Here’s a challenge for film buffs: can anyone remember, from the entire canon of cinema and television, a single scene set in an underground car park in which something unpleasant or nefarious did not occur? Yet I still rather like them. By far the best car park in London is the one found underneath Bloomsbury Square, which is in the shape of a double-helix. This allows you to drive all the way down and all the way up again with your steering wheel in one position.
About once a year I park in the Mayfair car park at the bottom of Park Lane. I recently noticed that an annual season ticket for the car park is £3,900, which, provided you are happy to sleep in your car and wash in the nearby public toilets, makes it something of a bargain for central London property. I recently paid a fairly hefty £22 to park for three hours. On the positive side, if you want to look at spectacularly expensive cars, the Mayfair car park is a cheap alternative to visiting the Motor Show, and also gives you the mild thrill of visiting what is, following the closure of the Razzle Multistorey in Bexleyheath, the only car park in London to be named after a pornographic -magazine.
But the other reason I don’t mind paying £22 to park for three hours is that this is something I only do once a year or so. If I had to do this twice a week, the cost would drive me practically insane.
In mathematics, xyz=zyx. This isn’t true in pricing. Asking 100 people to pay £10 once a year is not the same as making one person pay £10 100 times a year.
The Italians have ingeniously solved this problem. I once asked an Italian colleague whether he found it a bit of a pain in Rome having to pay €4 every time he wanted a coffee.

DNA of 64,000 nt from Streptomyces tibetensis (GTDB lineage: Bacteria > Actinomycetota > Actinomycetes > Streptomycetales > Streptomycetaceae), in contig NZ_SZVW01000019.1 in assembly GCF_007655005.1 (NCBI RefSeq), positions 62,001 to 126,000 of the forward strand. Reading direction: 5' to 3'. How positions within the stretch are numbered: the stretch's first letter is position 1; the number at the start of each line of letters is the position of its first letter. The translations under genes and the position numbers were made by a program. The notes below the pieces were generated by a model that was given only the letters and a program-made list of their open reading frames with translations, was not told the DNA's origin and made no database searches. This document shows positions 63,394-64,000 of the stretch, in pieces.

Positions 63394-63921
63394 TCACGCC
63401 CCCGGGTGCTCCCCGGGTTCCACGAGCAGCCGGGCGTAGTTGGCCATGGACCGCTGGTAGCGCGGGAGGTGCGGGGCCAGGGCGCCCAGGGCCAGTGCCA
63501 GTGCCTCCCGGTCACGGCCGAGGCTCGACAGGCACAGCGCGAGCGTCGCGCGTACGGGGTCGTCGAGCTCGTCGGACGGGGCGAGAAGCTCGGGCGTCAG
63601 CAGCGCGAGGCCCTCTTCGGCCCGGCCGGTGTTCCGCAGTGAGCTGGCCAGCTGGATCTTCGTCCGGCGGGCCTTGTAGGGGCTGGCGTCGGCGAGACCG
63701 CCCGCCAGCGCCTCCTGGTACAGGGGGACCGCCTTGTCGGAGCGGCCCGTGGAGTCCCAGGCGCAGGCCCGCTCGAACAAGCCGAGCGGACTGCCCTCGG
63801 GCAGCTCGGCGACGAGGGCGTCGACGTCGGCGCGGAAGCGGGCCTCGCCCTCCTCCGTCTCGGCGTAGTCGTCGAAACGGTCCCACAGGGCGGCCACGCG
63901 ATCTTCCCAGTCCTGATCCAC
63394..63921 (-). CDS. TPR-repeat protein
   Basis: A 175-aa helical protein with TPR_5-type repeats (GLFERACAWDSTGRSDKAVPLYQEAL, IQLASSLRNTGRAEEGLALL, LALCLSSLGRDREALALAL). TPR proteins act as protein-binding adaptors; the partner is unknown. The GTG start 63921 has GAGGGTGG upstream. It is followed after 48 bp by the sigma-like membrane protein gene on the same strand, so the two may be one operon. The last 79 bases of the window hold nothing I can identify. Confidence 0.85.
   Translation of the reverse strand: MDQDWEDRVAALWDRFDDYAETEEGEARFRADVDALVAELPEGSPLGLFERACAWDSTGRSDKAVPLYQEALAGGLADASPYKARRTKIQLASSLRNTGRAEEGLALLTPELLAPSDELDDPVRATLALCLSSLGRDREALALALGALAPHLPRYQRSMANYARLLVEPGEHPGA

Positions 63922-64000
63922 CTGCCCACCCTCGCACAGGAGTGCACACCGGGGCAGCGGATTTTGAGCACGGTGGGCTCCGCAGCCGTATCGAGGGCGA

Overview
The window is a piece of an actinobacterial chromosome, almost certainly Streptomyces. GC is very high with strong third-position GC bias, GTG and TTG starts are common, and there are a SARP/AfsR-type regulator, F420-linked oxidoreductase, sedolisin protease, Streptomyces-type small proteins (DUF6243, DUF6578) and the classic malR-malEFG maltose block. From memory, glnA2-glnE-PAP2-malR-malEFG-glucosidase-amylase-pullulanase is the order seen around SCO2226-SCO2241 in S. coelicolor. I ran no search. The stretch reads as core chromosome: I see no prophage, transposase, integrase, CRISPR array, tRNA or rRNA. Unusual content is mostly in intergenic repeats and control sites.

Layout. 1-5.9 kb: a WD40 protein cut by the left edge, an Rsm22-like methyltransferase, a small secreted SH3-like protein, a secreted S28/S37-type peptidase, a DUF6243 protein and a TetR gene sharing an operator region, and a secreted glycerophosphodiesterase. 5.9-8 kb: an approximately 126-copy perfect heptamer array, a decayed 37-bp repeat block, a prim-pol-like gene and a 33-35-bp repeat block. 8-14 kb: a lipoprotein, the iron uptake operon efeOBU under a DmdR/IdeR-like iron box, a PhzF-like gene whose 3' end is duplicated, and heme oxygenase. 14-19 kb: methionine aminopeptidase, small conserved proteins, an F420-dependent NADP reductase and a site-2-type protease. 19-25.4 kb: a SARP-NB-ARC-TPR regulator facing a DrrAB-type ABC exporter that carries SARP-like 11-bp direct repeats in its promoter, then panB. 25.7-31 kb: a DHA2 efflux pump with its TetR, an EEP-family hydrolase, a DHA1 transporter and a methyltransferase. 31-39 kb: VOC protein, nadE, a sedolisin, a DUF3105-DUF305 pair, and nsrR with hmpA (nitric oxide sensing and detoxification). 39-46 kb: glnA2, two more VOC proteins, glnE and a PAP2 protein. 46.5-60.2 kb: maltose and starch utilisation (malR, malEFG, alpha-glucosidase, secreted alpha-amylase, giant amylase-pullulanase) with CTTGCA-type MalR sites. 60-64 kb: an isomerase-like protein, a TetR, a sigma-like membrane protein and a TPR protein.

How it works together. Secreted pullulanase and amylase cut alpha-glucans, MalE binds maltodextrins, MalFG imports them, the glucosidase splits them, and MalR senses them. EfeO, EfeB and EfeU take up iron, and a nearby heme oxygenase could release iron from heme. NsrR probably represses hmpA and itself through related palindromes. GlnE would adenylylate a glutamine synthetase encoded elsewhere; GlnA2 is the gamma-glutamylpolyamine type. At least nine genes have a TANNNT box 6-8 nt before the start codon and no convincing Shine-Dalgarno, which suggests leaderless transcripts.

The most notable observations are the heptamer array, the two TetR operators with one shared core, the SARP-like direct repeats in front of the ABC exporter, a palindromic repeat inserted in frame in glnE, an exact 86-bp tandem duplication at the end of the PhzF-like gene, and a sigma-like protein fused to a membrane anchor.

‘If you are Italian,’ he gently explained, ‘They do not charge you €4. If you are a local, they charge you less.’
Every time my local town increases its parking charges, it involves a huge barrage of local complaint. I have never understood why they don’t placate the local voters by borrowing from the Italians — or from the principle of Amazon Prime. Why not just let me pay £10 a month, in return for which I can park for half-price in my local area? My hunch is that this would allow them to raise prices quite a bit for people out of town, while placating the local electorate and encouraging people to shop locally.
The only reason this practice has not been adopted is, I suspect, historical technological limitations, which caused parking spaces or train journeys to be charged in two stupidly extreme ways. One way was to pay the one-off price, which is too expensive for regular users. The alternative was to buy a season ticket, which encourages misuse, in that it provides no incentive to travel or park at off-peak times, or to avoid unnecessary use. The system of season-ticket pricing on trains, as the Campaign for Better Transport points out, is also ridiculously unfair to part-time workers.
Amazon Prime is an extraordinarily intelligent idea, in that it works in multiple ways. It is a ‘commitment device’, which encourages regular use of the service, since the more you use it, the more you save. But it is, I suspect, essential to Amazon’s ambitions. Paying for a next-day delivery once a month is fine. But there is no way you can get people to use a service more than a few times a month if they feel they are paying for delivery every time.
Again, xyz does not equal zyx.
Rory Sutherland is vice-chairman of Ogilvy Group UK.